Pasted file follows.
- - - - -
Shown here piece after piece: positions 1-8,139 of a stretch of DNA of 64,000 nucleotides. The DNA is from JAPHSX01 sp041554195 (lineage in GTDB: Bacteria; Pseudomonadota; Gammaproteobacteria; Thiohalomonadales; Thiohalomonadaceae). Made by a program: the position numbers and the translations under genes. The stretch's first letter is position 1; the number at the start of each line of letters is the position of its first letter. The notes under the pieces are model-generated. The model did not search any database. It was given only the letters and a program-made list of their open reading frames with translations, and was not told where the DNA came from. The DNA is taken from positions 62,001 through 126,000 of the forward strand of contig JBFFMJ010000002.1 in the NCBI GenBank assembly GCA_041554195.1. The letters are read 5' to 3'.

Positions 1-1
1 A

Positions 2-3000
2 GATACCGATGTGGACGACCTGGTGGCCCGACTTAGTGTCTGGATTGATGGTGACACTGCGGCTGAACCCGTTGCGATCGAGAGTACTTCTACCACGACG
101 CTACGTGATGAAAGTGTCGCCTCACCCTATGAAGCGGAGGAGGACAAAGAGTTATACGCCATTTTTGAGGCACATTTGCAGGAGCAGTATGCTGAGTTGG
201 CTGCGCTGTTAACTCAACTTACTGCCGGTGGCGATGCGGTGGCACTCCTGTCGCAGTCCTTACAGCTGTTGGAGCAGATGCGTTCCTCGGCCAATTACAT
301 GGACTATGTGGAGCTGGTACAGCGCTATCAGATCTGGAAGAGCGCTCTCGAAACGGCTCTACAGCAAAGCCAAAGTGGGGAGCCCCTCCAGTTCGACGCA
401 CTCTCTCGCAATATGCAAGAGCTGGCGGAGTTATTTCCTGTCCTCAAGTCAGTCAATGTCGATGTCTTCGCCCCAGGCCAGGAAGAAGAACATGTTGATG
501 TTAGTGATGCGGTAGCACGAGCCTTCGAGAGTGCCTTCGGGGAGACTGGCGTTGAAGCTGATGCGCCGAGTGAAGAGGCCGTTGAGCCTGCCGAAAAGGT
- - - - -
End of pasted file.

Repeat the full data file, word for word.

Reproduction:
Shown here piece after piece: positions 1-8,139 of a stretch of DNA of 64,000 nucleotides. The DNA is from JAPHSX01 sp041554195 (lineage in GTDB: Bacteria; Pseudomonadota; Gammaproteobacteria; Thiohalomonadales; Thiohalomonadaceae). Made by a program: the position numbers and the translations under genes. The stretch's first letter is position 1; the number at the start of each line of letters is the position of its first letter. The notes under the pieces are model-generated. The model did not search any database. It was given only the letters and a program-made list of their open reading frames with translations, and was not told where the DNA came from. The DNA is taken from positions 62,001 through 126,000 of the forward strand of contig JBFFMJ010000002.1 in the NCBI GenBank assembly GCA_041554195.1. The letters are read 5' to 3'.

Positions 1-1
1 A

Positions 2-3000
2 GATACCGATGTGGACGACCTGGTGGCCCGACTTAGTGTCTGGATTGATGGTGACACTGCGGCTGAACCCGTTGCGATCGAGAGTACTTCTACCACGACG
101 CTACGTGATGAAAGTGTCGCCTCACCCTATGAAGCGGAGGAGGACAAAGAGTTATACGCCATTTTTGAGGCACATTTGCAGGAGCAGTATGCTGAGTTGG
201 CTGCGCTGTTAACTCAACTTACTGCCGGTGGCGATGCGGTGGCACTCCTGTCGCAGTCCTTACAGCTGTTGGAGCAGATGCGTTCCTCGGCCAATTACAT
301 GGACTATGTGGAGCTGGTACAGCGCTATCAGATCTGGAAGAGCGCTCTCGAAACGGCTCTACAGCAAAGCCAAAGTGGGGAGCCCCTCCAGTTCGACGCA
401 CTCTCTCGCAATATGCAAGAGCTGGCGGAGTTATTTCCTGTCCTCAAGTCAGTCAATGTCGATGTCTTCGCCCCAGGCCAGGAAGAAGAACATGTTGATG
501 TTAGTGATGCGGTAGCACGAGCCTTCGAGAGTGCCTTCGGGGAGACTGGCGTTGAAGCTGATGCGCCGAGTGAAGAGGCCGTTGAGCCTGCCGAAAAGGT